Indian, and Asian Pacific Islander women than among white women.
- About 90-95 percent of women with diabetes have type 2 (formerly called adult-onset)
diabetes. Type 2 diabetes usually develops after age 40 and occurs when the body's cells
become resistant to insulin. Insulin is a hormone secreted by the pancreas that allows
glucose (sugar) to enter the body's cells and be converted to energy. Type 1 diabetes
(formerly juvenile-onset) occurs because the pancreas makes little or no insulin.
- Social, economic, and political barriers sometimes block high quality care and easy
access to health care for women with diabetes.
- Social and economic issues will leave many older women with diabetes living alone and
poor. Poverty is also a major concern for women of childbearing age who have diabetes.
- Women with diabetes have a lower life expectancy than women without diabetes.
- The risk of heart disease, the most common complication of diabetes, is more serious
among women than men. Among people with diabetes who have had a heart attack, women have
lower survival rates and a poorer quality of life then men.
- Women are at greater risk from blindness due to diabetes than men.
- All parts of society–public and private–are more effective when they work together
long-term to address the public health issues of reducing the burden of diabetes among
For more information visit: www.cdc.gov/diabetes
or call toll free 1- 877-CDC-DIAB.
The Adolescent Years (10-17 years)
- Most adolescents aged 10-17 years with diabetes have type 1, an autoimmune form of the
disease in which the pancreas produces little or no insulin. Without insulin, fat and
sugar remain in the blood and eventually can damage vital organs.
- Physiological and psychological changes in puberty make diabetes management and control
- About 61,500 girls younger than 20 years have type 1 diabetes; 92 percent are white, 4
percent are black, and 4 percent are Hispanic or Asian American.
- Acute complications such as ketoacidosis (acid build-up in the blood) or hypoglycemia
(extremely low blood sugar) are more common than chronic complications among adolescent
girls with type 1 diabetes. In one study of 9-16-year-olds with diabetes who were
monitored for 8 years, 30 percent of girls had had at least one episode of ketoacidosis
and 21 percent had had at least one episode of hypoglycemia. If not treated, both can lead
to coma and death.
- The mortality rate among girls with type 1 diabetes is nearly 5 times greater than the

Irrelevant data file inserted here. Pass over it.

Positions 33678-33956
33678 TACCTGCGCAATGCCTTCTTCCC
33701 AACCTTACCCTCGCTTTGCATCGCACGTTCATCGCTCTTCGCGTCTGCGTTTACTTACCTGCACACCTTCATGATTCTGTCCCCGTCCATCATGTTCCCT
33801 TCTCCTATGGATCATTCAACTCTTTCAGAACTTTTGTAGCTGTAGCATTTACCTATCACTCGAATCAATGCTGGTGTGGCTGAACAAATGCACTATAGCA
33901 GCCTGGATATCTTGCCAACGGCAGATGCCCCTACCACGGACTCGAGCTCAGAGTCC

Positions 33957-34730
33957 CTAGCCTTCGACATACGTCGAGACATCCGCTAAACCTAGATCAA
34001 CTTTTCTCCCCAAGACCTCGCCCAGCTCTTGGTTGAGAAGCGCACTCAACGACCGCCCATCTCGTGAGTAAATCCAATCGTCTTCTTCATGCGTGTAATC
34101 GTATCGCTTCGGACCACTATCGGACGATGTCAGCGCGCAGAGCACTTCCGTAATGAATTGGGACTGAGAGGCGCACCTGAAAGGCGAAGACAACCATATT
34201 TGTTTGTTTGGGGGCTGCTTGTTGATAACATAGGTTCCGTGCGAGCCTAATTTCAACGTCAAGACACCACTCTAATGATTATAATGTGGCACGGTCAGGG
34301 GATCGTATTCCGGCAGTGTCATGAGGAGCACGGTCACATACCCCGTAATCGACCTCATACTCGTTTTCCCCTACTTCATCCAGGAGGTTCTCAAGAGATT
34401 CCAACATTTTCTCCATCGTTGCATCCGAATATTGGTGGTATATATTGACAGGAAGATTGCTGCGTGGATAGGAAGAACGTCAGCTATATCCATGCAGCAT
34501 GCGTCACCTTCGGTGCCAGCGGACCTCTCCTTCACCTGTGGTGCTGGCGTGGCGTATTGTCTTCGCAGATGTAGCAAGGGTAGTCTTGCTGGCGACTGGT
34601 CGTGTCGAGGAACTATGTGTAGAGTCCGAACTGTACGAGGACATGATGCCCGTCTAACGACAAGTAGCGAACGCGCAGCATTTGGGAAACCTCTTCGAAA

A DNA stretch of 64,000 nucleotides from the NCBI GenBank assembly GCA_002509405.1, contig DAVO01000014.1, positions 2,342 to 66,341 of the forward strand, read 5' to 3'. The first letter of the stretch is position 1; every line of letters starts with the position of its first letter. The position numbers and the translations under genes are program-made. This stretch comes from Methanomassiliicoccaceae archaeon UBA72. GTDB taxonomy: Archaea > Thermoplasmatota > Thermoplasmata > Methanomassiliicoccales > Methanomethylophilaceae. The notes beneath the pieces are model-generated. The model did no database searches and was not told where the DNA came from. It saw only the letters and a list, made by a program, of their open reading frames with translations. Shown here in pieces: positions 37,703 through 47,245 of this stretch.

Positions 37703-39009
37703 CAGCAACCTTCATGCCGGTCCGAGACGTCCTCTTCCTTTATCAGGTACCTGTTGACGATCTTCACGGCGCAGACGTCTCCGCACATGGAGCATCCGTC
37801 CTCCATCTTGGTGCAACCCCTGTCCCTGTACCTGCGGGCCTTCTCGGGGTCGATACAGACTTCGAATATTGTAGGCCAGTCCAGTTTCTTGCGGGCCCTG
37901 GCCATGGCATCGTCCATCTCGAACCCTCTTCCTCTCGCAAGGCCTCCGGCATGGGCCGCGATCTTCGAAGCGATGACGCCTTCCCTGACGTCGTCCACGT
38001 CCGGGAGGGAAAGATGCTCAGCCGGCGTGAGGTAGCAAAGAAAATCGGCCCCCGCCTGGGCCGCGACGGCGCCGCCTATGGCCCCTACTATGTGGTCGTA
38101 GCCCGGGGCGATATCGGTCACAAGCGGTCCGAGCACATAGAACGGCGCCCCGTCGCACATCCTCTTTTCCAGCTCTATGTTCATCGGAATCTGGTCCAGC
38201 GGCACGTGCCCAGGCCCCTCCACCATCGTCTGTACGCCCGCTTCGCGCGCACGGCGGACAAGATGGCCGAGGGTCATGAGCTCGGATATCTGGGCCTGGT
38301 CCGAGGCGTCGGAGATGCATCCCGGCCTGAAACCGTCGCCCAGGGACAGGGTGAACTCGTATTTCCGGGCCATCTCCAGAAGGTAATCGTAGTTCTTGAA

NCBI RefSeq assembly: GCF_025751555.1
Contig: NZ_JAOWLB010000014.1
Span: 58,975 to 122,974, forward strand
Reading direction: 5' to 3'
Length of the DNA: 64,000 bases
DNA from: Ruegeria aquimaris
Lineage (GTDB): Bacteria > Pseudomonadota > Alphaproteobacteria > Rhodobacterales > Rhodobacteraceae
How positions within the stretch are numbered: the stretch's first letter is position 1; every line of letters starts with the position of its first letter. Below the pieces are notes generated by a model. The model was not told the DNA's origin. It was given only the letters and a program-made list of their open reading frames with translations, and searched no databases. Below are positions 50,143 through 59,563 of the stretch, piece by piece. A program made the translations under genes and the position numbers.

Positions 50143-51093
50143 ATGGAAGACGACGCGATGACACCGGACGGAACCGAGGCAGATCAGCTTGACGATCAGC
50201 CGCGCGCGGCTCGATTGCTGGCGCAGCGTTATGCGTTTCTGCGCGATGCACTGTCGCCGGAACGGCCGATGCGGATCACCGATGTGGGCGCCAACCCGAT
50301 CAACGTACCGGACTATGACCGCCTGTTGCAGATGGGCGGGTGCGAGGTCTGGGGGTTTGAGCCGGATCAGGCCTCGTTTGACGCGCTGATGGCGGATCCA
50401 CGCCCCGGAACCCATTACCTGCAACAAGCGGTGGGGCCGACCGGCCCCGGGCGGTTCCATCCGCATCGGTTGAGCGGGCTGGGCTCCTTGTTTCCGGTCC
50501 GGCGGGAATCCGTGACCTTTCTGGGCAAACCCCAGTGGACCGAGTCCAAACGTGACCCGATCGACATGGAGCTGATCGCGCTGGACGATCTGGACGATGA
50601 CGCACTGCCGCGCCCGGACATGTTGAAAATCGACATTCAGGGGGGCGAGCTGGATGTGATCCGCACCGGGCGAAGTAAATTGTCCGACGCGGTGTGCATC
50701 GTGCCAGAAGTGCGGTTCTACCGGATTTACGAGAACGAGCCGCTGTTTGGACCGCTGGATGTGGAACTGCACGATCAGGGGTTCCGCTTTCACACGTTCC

mortality rate of the general population of girls aged 10-19 years. Girls seem to have a
significantly greater risk of dying than boys at the onset of type 1 diabetes.
- By age 20, 40 percent to 60 percent of people with diabetes have retinopathy, or
diabetic eye disease. Retinopathy can lead to blindness if untreated. The risk to develop
proliferative retinopathy—the most severe form—is higher for girls.
- Current evidence suggests that eating disorders may be significantly higher among young
women with type 1 diabetes than among young women in the general population.
- The incidence of type 2 diabetes appears to be increasing among both girls and boys,
particularly in some racial and ethnic minority groups. Formerly called adult-onset
diabetes, type 2 diabetes normally develops after age 40. Unlike type 1, type 2 diabetes
is linked to obesity and physical inactivity and occurs when the body loses its ability to
use insulin. Complications from type 2 closely resemble those associated with type 1
- The increased prevalence of obesity among adolescent girls may play a role in the
10-fold increase in type 2 diabetes among adolescents beginning in the 1990s.
The Reproductive Years (18-44 years)
- About 1.85 million women of reproductive age (18-44 years) have diabetes; about 500,000
of them do not know they have the disease. Women of minority racial and ethnic origins are
2-3 times more likely than non-Hispanic white women to have diabetes.
- Type 2 diabetes accounts for the majority of diabetes cases identified during this life
stage. Most women with type 1 diabetes were diagnosed during childhood or adolescence.
- From 1990 to1998, diabetes rates increased 70 percent for women aged 30-39.
- Reproductive-aged women with type 2 diabetes have fewer years of education, lower
incomes, and are less likely than women without diabetes to be employed.
- Death rates for women aged 25-44 with diabetes are more than 3 times the rate for women
- Between 2.5 percent and 4 percent of women in the United States develop gestational
diabetes during pregnancy. This type of diabetes results from the body's resistance to the
action of insulin. The increased resistance during pregnancy is caused by hormones
produced by the placenta.
- Gestational diabetes usually ends after the baby is born, but women with gestational
diabetes have up to a 45 percent risk of recurrence with the next pregnancy and up to a 63
percent risk of developing type 2 diabetes later in life.
- Increasing numbers of women, especially nonwhite women, are at risk of having
pregnancies complicated by diabetes. American Indian women have considerably higher rates